Published: Jan 1988
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As a result of differential contractions that occur during cooling after welding, high tensile residual stresses are formed in welded joints. These residual stresses can constitute major problems both during fabrication and once a structure enters service. During fabrication they can cause large distortions that can be a major obstacle to assembly and, most significantly, to maintaining tolerances in components which must be finish machined. In addition, residual stresses can produce cracking in weldments often necessitating major networking. Once a structure enters service residual stresses increses the risk of fracture, can contribute to the propagation of fatigue cracks, and increase the risk of stress corrosion cracking in susceptible combinations of material and environment. Thus, the presence of residual stresses has been cited as a contributory in many major industrial failures.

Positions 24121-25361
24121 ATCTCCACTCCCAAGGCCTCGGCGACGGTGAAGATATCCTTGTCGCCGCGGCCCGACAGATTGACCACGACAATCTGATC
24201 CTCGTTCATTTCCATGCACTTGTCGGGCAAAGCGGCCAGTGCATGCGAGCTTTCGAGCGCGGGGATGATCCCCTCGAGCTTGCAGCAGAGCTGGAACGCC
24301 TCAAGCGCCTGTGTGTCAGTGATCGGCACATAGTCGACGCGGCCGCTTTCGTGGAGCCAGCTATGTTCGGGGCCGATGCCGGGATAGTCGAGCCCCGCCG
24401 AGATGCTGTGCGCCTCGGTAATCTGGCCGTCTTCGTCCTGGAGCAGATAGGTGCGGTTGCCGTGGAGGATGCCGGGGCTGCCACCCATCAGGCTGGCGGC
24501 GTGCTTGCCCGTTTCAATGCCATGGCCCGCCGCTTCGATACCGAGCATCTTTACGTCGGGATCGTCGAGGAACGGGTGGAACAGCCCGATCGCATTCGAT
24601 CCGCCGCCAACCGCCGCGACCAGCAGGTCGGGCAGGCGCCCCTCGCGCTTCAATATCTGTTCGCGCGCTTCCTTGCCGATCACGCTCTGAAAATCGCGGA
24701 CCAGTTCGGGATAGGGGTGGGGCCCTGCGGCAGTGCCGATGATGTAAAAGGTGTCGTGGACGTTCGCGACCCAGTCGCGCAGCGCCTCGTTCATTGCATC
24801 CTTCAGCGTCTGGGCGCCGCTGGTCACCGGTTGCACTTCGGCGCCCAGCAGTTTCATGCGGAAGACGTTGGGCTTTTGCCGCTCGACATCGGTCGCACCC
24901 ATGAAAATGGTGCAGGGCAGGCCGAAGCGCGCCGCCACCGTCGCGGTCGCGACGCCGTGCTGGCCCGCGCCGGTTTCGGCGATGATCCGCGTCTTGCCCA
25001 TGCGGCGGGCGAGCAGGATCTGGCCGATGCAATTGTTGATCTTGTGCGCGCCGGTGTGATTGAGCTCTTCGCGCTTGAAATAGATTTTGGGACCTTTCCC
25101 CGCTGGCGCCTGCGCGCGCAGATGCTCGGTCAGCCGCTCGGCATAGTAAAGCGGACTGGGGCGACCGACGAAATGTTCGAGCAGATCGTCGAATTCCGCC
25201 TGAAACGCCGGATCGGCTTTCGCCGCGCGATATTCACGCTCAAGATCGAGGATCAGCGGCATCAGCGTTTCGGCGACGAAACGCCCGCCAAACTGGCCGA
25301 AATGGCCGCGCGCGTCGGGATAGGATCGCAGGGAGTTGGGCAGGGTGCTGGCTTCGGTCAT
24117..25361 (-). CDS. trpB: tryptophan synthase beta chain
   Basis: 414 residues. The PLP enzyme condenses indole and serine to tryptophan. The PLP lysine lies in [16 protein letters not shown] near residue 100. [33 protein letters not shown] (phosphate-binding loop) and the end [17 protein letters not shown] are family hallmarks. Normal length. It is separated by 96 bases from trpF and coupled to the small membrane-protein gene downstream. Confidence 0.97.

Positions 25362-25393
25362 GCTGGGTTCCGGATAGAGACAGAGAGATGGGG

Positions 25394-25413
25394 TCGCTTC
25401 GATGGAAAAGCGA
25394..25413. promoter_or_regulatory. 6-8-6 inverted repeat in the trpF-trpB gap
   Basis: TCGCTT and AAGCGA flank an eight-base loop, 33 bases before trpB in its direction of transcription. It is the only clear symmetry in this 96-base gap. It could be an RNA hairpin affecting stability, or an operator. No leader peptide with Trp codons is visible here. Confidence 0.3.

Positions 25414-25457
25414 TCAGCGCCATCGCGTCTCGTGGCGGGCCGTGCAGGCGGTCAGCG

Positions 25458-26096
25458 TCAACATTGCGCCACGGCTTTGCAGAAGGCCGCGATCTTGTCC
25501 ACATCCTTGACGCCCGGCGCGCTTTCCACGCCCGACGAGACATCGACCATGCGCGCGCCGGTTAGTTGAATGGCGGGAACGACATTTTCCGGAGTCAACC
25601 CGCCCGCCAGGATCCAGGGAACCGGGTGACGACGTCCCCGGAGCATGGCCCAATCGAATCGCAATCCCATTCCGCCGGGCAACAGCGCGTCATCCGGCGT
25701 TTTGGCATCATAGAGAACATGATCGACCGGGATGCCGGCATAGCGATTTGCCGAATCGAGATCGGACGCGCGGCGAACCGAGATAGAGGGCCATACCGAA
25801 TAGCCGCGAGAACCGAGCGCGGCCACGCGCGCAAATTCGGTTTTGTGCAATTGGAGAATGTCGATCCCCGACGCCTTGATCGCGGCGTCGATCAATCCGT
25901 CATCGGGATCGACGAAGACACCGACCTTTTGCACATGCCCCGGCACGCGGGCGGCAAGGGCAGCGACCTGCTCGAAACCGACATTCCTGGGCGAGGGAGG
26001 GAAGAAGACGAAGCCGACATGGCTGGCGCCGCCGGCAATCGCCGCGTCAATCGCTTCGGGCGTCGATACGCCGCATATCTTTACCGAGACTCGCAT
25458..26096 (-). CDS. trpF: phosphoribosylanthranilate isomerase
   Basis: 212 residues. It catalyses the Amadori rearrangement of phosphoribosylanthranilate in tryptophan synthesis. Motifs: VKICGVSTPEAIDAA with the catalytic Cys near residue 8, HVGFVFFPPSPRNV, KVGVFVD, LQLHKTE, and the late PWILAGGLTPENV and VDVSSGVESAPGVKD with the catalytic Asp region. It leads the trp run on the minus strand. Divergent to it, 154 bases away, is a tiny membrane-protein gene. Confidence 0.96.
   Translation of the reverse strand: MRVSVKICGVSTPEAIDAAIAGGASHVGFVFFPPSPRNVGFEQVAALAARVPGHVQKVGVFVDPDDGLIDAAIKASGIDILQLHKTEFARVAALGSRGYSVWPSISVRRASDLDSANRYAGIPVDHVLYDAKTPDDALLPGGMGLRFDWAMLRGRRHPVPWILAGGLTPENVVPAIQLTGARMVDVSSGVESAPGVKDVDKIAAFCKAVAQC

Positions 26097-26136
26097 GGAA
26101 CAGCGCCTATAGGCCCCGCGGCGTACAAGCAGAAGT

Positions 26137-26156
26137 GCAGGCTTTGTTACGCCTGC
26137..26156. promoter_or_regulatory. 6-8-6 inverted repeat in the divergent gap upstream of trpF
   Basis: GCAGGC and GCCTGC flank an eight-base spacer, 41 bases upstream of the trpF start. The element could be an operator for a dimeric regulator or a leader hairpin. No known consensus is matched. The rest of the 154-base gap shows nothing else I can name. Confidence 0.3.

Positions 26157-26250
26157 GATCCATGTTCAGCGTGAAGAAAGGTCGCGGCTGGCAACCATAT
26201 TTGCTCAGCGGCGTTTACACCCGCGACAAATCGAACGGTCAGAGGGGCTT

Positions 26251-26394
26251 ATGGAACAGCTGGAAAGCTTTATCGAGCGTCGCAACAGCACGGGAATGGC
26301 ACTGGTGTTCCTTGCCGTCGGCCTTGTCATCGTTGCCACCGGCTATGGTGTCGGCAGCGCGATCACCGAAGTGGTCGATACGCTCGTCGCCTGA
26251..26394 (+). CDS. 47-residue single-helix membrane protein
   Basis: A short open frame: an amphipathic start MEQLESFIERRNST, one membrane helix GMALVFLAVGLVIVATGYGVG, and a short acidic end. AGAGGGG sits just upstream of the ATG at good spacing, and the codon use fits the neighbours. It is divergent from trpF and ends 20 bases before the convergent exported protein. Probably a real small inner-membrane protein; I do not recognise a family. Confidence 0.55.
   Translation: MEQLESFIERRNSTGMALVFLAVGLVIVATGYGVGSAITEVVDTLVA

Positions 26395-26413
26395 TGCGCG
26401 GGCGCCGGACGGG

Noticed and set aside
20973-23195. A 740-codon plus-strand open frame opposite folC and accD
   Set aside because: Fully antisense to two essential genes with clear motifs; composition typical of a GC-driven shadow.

Graham Wylde, J
Manager, Edison Welding Institute, Columbus, Ohio